Even before He created the world, “God loved us and chose us in Christ to be holy and without fault in his eyes. God decided in advance to adopt us into his own family by bringing us to himself through Jesus Christ. This is what he wanted to do, and it gave him great pleasure” (Ephesians 1:4–5, NLT). God has called us into a relationship with Jesus Christ for the purpose of being “conformed to the image of his Son” (Romans 8:29). God’s purpose in calling us is twofold: for our good and His glory (2 Thessalonians 2:13–14; 1 Peter 2:9).
The noun purpose in Romans 8:28 means “intention; an anticipated outcome that is intended or that guides planned actions.” In the Christian life, God’s purpose is the guiding force, the most critical reality. Sometimes God’s purpose includes suffering and frustration (Romans 8:17). Nevertheless, Paul assures that “it is God who works in you to will and to act in order to fulfill his good purpose” (Philippians 2:13).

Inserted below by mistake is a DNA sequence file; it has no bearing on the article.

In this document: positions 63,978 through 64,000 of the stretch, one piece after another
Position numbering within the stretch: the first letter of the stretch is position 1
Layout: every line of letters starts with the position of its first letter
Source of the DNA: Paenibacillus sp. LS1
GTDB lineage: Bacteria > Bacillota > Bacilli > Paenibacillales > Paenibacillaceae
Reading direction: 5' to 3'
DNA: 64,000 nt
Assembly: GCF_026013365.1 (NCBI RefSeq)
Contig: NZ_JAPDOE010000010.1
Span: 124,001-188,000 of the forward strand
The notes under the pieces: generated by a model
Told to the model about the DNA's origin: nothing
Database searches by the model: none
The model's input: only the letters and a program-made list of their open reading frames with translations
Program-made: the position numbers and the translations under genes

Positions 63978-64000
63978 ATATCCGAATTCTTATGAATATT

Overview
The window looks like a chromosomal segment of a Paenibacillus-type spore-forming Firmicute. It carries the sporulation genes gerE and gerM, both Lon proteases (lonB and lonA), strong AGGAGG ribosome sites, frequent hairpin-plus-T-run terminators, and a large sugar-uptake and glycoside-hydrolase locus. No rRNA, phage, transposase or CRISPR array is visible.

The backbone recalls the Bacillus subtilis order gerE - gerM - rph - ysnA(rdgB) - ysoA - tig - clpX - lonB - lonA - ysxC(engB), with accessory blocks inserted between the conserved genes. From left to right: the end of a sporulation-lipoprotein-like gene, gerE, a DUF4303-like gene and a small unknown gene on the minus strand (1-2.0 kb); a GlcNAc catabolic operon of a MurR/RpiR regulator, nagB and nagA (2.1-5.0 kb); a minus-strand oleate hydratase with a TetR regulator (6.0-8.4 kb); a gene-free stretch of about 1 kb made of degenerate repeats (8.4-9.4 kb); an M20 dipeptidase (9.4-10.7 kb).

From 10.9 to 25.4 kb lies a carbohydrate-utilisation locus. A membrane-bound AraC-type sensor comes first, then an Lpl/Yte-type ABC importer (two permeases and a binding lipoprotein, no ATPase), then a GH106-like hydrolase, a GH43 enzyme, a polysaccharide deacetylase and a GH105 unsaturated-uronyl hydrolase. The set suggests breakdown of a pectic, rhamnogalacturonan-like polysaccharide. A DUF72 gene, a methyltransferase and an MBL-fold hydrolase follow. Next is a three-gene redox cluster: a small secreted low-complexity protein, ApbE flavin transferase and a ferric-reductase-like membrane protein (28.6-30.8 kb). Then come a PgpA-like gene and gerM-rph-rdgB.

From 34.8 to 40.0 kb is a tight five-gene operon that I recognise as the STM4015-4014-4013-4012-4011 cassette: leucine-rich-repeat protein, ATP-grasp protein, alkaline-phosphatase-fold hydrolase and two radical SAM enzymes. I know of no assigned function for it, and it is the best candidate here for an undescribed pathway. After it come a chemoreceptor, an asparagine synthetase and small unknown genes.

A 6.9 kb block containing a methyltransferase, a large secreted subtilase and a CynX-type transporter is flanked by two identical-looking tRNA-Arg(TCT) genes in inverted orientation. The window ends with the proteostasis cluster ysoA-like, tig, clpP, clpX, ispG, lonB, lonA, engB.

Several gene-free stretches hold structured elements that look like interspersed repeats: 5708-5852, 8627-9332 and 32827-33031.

We can rest assured that God is sovereign. He is acting in every circumstance of life. His will and purpose control everything in His eternal plan (Ephesians 1:11; 3:11). Those who love God and are called according to His purpose can know that not one thing in this life escapes Him. When we belong to Jesus, nothing can happen to us outside God’s plan for our good.
God is continuously working in the hearts and lives of people who love Him and are called according to His purpose. The Lord is causing everything to fit together for our good and His glory. Standing on this solid truth reframes our difficulties. We can face them with confidence, trusting that every challenge is part of God’s ultimate plan to transform our old nature into what He has purposed for us to be: “And we all, who with unveiled faces contemplate the Lord’s glory, are being transformed into his image with ever-increasing glory, which comes from the Lord, who is the Spirit” (2 Corinthians 3:18; see also Ephesians 4:22–24; Colossians 3:9–10).